This gallant officer met his death in the following manner. A shot from the Saratoga striking one of the 24 pounder carronades on board Confiance knocked it completely off the slide against the captain, who was standing close in the rear of it. He received the blow upon right groin and although signs of life were exhibited for a few minutes he never spoke afterward. No part of his skin was broken and a black mark of about the circumference of a small plate was the only visible hurt sustained. His watch was perfectly flattened and was found with the hands pointing to the hour, minute, and second at which the fatal hurt was received.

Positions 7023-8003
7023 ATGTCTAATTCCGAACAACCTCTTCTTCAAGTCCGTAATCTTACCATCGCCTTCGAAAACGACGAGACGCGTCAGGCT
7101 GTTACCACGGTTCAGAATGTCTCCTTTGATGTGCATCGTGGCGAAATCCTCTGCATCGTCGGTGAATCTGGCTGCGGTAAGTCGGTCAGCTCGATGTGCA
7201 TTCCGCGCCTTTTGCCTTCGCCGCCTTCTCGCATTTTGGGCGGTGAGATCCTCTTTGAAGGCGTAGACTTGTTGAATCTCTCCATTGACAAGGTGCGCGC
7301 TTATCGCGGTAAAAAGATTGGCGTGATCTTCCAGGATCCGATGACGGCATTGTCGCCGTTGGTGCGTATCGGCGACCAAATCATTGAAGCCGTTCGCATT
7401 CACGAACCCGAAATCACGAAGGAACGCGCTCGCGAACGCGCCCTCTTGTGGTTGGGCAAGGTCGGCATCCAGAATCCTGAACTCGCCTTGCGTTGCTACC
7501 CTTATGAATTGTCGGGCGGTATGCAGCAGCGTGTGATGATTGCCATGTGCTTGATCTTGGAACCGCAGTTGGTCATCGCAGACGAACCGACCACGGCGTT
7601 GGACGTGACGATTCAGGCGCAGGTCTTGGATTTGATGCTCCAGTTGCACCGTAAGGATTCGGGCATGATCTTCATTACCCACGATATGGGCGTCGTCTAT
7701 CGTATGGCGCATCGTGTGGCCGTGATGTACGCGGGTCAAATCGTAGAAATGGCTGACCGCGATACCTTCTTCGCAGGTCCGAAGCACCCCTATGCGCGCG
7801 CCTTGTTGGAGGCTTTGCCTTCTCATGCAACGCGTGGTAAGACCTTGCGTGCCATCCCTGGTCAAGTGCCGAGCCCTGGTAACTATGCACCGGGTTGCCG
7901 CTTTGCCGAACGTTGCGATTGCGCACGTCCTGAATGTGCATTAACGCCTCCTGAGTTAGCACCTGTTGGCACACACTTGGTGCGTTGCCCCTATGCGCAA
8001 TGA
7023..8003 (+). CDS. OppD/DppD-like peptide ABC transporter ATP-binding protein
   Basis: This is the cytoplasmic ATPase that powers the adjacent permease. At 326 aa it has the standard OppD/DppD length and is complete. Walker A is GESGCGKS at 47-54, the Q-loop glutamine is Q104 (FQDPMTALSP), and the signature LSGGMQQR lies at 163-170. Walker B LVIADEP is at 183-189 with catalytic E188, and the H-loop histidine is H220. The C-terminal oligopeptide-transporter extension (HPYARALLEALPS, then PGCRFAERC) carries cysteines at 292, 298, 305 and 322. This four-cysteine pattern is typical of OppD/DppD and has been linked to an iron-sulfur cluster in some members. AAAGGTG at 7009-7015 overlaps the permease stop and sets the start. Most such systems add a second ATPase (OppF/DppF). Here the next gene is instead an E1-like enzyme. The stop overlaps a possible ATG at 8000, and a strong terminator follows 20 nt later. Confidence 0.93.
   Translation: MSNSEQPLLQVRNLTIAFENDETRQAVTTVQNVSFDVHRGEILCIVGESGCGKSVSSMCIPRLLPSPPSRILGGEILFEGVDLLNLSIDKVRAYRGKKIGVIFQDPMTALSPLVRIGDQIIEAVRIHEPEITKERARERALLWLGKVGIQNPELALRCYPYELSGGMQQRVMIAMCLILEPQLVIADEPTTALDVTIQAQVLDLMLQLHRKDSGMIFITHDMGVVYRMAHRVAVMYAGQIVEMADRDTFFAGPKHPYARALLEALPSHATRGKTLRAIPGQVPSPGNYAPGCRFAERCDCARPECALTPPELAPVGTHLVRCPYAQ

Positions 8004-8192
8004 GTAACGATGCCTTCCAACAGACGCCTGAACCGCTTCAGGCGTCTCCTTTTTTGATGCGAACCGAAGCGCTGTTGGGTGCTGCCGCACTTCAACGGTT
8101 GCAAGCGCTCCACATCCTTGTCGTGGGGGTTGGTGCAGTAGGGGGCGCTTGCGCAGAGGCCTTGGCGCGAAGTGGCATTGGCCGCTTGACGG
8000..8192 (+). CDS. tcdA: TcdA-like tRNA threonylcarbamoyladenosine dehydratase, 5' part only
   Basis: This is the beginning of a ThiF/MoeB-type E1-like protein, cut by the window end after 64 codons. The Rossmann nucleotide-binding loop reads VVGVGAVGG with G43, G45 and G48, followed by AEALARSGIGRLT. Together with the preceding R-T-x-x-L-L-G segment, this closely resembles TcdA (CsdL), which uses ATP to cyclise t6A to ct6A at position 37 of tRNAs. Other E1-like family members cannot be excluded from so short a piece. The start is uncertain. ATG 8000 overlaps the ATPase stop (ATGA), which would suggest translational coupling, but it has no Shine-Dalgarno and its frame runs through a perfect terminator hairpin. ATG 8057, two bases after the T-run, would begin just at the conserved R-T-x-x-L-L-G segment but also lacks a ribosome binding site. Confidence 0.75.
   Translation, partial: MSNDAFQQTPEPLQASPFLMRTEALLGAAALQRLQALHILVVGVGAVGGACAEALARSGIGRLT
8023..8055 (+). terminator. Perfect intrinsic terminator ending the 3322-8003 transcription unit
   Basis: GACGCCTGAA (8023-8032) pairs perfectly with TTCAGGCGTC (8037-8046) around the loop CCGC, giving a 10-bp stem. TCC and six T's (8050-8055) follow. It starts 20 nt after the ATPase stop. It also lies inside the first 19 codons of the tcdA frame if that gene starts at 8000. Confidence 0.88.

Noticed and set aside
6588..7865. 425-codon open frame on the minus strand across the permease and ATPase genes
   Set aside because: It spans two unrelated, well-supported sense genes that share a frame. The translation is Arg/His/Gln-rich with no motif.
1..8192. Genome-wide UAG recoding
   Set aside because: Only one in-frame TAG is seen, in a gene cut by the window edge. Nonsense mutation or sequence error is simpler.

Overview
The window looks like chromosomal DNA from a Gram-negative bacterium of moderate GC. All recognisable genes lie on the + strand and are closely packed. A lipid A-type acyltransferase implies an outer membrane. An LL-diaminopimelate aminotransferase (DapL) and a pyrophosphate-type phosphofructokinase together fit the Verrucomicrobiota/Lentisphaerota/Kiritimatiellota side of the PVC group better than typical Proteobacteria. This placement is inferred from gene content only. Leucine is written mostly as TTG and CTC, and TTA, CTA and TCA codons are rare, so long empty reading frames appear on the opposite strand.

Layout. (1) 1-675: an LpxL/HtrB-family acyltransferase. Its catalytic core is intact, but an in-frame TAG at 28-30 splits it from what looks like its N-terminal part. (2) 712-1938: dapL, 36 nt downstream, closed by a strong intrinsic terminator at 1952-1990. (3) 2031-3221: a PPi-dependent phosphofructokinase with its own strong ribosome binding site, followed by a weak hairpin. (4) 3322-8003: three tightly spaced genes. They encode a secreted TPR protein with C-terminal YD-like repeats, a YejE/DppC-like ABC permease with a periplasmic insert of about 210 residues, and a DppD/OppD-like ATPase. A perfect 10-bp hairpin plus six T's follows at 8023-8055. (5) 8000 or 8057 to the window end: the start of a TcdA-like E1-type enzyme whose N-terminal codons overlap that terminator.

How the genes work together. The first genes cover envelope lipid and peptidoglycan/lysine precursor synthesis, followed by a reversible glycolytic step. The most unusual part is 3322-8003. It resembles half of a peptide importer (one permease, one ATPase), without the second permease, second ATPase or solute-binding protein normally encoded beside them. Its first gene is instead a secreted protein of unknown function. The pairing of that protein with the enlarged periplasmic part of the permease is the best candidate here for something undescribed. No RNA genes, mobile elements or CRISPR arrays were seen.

From The Outlook:
Of George Downie we know little. He was born in Ross, Ireland; he entered the British navy at an early age; in 1812 he was given command of the British fleet on the Lakes; he was killed in the Battle of Plattsburgh on September 11 1814.
Downie's genealogy according to this source (also the carronades link):
Captain George Downie 1778-1814
George Downie was the eighth son of the Reverend John Downie. He was a twin of Hector, born on 19 January 1778, almost certainly at Tong, Stornoway where his father lived.